Alexander Saltanov, former Deputy Foreign Affairs Minister and now Chairman of the Association of Economic Cooperation with African States, acknowledges that African countries no longer know as much about Russia as they did about the Soviet Union. With several years of accumulated work experience at the Foreign Ministry, he is back in the driving chair, gearing to make a notable significant change by launching a common information space project between Russia and Africa. A full-scale presentation of this project scheduled in October. 

Saltanov has been advocating for business in the form of public-private partnerships in several countries or regions of Africa, and reiterated the need for state support for Russian companies as it is crucial for making a real practical breakthrough on the African continent – and in this sense, it is a useful idea creating Direct Investment Fund. 

Russia has maintained an effective bilateral political dialogue, but its economic influence is weak, most them still at the planning stage, with many African countries. Rapidly growing Africa is a promising market for Russian companies too. While most of them have shown interest in business collaboration, the commonest complaints are inadequate support system – both from the state and financial institutions.

While the Russian Ministry of Foreign Affairs has approved the draft concept for the second summit, Russian NGOs have, on their part, still pushing for a diverse set of initiatives aim at enhancing ties. Coordination Committee for Economic Cooperation with African countries, established in 2009, has now proposed, among others, the creating of a fund to support Russian business in Africa.

The conditions that are opening up for Russian business today – they are not quite the same as those for businessmen from France, the European Union, India, or China, according to Senator Igor Morozov, Member of the Committee for Economy Policy of the Federation Council of the Russian Federation and Chairman of the Coordination Committee on Economic Cooperation with Africa.

Senator Morozov has stressed the expediency to continue researching opportunities and take steps for improving Russia’s competitive edge and, on the other hand, to take advantage of the new window – the African Continental Free Trade Area (AfCFTA).

In a report issued at the end of SPIEF’21, Adviser to the President of the Russian Federation Anton Kobyakov held a meeting with Ambassador Extraordinary and Plenipotentiary of the Arab Republic of Egypt to Russia Ihab Talaat Nasr in Moscow. During the meeting, both discussed, among other topics, plans for preparation for the Russia-Africa summit.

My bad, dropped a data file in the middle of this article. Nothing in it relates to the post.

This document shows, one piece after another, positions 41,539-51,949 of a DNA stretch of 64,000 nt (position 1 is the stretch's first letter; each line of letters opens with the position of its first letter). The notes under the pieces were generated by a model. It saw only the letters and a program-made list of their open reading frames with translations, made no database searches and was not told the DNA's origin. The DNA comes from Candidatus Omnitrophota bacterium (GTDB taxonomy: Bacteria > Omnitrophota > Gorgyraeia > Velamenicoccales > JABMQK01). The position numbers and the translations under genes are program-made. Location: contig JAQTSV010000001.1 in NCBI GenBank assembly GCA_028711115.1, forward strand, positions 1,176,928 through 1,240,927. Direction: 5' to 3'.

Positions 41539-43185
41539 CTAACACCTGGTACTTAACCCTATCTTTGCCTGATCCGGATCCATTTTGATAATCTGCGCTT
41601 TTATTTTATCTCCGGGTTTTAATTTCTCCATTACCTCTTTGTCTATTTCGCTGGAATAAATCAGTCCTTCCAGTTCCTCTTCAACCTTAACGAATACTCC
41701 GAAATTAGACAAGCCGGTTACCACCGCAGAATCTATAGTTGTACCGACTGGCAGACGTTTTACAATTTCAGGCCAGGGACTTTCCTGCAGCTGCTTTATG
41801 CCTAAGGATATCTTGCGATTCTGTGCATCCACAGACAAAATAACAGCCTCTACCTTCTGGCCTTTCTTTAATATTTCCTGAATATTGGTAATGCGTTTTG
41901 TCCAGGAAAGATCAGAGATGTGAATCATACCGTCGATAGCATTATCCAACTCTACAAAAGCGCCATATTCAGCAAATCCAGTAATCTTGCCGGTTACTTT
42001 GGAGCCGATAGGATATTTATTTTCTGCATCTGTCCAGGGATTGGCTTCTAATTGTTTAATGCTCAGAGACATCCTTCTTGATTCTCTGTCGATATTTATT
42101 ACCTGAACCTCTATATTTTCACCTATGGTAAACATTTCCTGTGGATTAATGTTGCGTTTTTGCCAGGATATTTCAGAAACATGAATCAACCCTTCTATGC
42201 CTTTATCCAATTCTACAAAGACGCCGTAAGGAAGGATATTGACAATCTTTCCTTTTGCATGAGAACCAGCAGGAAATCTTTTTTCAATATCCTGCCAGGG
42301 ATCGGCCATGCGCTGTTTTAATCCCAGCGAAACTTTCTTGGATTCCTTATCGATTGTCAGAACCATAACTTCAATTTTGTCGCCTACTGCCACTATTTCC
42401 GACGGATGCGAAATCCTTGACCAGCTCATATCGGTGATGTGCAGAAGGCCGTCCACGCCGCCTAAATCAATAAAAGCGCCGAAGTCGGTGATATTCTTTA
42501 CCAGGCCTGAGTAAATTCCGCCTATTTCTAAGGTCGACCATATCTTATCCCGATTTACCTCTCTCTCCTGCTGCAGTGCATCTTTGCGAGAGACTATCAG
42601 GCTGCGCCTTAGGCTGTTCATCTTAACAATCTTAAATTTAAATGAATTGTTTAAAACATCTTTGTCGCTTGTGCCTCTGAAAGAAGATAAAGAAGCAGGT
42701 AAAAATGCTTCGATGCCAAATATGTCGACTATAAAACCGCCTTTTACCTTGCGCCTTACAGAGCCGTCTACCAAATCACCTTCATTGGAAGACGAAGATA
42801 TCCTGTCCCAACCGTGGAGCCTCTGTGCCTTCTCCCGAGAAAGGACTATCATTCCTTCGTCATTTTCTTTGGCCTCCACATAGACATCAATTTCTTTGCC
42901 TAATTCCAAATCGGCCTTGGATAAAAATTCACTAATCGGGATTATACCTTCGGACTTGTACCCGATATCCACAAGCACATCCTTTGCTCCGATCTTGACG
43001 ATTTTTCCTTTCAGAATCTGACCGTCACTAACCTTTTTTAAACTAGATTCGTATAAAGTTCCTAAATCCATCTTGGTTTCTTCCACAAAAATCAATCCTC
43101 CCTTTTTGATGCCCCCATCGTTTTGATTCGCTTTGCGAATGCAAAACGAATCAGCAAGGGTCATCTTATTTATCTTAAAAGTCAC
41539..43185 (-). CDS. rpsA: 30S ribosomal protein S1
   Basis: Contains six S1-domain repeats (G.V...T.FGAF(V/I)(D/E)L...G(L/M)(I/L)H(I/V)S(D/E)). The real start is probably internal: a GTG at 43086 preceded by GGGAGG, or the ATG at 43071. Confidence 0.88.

“We highly appreciate Egypt’s contribution to the holding of the first Russia-Africa summit in 2019 chaired by the leaders of Russia and Egypt. We are already starting preparations for the next summit that is to take place in October-November 2022 in one of African countries, and in this matter we also count on Egypt’s friendly assistance,” noted Adviser to the President of the Russian Federation Anton Kobyakov.

According to official reports, the Secretariat of the Russia-Africa Partnership Forum (RAPF) created as a new mechanism for dialoguing aspects of multifaceted cooperation between Russia and Africa. It oversees the organizational and practical preparations of new initiatives and coordinates efforts on preparing for regular summits, every three years, as part of the joint declaration, in Sochi, Russia. 

Kester Kenn Klomegah
Kester Kenn Klomegah
MD Africa Editor Kester Kenn Klomegah is an independent researcher and writer on African affairs in the EurAsian region and former Soviet republics. He wrote previously for African Press Agency, African Executive and Inter Press Service. Earlier, he had worked for The Moscow Times, a reputable English newspaper. Klomegah taught part-time at the Moscow Institute of Modern Journalism. He studied international journalism and mass communication, and later spent a year at the Moscow State Institute of International Relations. He co-authored a book “AIDS/HIV and Men: Taking Risk or Taking Responsibility” published by the London-based Panos Institute. In 2004 and again in 2009, he won the Golden Word Prize for a series of analytical articles on Russia's economic cooperation with African countries.